“I can’t talk right now,” your dear friend says when she answers your phone call. “Maggie just dropped by with the kids and they’re helping me wash the blueberries we just picked. I’ll call you later!”
With a thud, I realize that scene is never going to happen at my house. To see my grandkids, I must plan a trip weeks in advance, come up with big bucks for the airfare, and then do my best to jam my hugs and love and fun and care into an eight-day visit.
Welcome to the world of miles away grandparenting.
The feelings of being separated from a grandchild can be overwhelming as we realize what we’re missing. Spontaneity will never be ours. We can’t be the grandparents who call the adult children to say, “Can I come over this afternoon to take Imani for an ice cream cone?” or have them stop by our house on their way to the mall.
When cross-country grandparents are able to visit or can welcome the grandkids and their folks to their homes, the visit can be overwhelming. We try to cram six months of experiences into a week. In-town grandparents can babysit for three hours and then go home to relax and recharge for the next visit. But for you and me, when visits happen, the interaction is non-stop — and can be a bit much! During these visits, my husband and I often go to bed completely wiped out, yet we want to wake up at sunrise when the little ones start their day.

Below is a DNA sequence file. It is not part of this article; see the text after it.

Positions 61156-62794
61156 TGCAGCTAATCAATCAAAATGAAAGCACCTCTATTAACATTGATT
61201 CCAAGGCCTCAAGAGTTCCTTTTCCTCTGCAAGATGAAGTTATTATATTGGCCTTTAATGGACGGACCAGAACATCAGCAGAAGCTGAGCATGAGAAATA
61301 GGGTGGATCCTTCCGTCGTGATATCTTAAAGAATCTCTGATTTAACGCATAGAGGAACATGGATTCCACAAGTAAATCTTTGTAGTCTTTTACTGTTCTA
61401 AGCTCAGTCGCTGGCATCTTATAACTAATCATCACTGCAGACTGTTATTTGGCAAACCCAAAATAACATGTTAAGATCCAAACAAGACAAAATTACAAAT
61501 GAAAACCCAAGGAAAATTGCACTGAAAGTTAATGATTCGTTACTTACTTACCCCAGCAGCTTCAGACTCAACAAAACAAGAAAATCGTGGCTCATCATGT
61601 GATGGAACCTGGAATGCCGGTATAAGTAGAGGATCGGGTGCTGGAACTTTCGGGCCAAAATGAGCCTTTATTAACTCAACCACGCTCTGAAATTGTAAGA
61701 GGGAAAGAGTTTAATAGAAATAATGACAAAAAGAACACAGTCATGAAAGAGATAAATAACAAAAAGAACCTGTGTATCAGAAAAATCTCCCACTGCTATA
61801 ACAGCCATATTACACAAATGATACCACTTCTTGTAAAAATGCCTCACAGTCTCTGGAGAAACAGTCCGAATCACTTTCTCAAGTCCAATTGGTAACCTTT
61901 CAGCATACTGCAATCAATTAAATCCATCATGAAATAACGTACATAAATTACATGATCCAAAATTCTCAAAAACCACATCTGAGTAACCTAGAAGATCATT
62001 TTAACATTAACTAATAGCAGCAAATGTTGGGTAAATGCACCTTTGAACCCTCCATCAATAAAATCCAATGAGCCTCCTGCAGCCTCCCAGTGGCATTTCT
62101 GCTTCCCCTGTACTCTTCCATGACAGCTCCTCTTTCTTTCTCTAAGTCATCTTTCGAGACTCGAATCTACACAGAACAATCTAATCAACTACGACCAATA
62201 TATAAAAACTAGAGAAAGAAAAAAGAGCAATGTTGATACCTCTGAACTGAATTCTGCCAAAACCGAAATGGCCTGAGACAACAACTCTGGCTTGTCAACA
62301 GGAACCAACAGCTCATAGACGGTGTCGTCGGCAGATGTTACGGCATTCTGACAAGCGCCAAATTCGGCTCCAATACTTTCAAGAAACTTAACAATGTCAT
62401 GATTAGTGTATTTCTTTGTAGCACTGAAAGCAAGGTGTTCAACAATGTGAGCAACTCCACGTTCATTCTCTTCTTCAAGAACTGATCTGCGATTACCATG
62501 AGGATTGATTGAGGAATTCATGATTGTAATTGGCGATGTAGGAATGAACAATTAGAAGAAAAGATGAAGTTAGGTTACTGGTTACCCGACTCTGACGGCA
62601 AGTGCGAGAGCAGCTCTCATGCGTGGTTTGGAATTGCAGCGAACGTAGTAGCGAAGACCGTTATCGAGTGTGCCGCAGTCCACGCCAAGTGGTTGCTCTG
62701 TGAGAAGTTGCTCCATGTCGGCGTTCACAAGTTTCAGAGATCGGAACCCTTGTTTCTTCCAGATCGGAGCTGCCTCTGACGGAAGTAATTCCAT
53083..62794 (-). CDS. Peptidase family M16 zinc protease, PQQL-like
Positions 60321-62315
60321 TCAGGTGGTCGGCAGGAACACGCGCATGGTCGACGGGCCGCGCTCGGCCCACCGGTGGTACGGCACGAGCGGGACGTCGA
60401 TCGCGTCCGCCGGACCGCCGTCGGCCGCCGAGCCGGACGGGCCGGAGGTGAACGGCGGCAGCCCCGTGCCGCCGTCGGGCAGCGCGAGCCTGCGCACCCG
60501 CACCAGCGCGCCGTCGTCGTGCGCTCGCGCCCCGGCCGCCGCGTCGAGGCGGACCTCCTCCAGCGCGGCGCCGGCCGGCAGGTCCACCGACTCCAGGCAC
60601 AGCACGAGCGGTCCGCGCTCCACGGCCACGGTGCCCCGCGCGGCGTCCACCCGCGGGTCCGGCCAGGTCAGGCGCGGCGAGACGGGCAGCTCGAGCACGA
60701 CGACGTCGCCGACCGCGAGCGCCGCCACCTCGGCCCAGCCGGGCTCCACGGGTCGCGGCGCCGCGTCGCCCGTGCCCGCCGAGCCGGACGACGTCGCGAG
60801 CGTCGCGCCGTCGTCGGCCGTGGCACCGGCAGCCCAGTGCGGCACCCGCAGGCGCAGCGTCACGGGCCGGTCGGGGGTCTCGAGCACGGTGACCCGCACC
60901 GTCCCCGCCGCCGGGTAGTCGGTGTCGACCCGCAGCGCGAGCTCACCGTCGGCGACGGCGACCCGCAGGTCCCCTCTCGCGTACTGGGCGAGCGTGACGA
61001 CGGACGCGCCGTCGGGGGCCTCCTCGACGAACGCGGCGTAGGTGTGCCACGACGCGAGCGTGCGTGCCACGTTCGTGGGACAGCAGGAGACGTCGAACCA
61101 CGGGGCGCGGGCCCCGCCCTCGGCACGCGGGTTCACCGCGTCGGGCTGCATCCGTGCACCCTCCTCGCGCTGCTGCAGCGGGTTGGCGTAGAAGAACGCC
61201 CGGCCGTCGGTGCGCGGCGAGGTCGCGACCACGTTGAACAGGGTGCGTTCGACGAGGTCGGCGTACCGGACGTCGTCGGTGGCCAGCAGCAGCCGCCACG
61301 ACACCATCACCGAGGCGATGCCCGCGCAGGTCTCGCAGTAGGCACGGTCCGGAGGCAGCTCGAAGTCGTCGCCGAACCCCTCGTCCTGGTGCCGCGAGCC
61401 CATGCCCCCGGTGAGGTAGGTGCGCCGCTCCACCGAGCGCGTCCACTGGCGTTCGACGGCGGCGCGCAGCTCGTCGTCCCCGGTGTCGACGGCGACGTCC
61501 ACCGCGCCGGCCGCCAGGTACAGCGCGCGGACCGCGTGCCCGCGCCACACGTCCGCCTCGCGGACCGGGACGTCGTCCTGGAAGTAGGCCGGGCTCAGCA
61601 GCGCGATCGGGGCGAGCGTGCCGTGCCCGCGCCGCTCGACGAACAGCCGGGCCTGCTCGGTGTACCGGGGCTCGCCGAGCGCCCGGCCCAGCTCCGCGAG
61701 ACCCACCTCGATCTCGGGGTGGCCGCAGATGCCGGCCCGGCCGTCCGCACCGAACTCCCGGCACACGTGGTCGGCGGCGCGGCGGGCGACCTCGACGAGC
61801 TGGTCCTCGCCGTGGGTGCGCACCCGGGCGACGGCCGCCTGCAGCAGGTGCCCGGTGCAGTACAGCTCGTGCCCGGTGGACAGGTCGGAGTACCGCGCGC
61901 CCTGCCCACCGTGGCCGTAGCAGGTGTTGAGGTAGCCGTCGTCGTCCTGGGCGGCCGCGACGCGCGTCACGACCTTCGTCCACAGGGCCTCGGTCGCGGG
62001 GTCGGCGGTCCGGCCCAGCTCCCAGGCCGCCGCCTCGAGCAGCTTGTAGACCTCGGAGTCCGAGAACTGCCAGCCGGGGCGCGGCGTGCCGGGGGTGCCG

I get a little sense of panic as my visit time is drawing to a close. “I haven’t taken Charlotte to the art museum like I wanted! Anderson asked me to play a board game with him and we didn’t get to it. On no! I wanted to have a slumber party with Fiona and now that’s going to have to wait until next visit!”
As a long distance grandmother, I also miss the ability to frequently help our adult children in their role as parents. If little ones are testing their parents’ patience, an in-town grandparent can so magnanimously say, “Honey, let me come over and visit with Zackary this afternoon while you go enjoy some Mommy time alone.” Not us.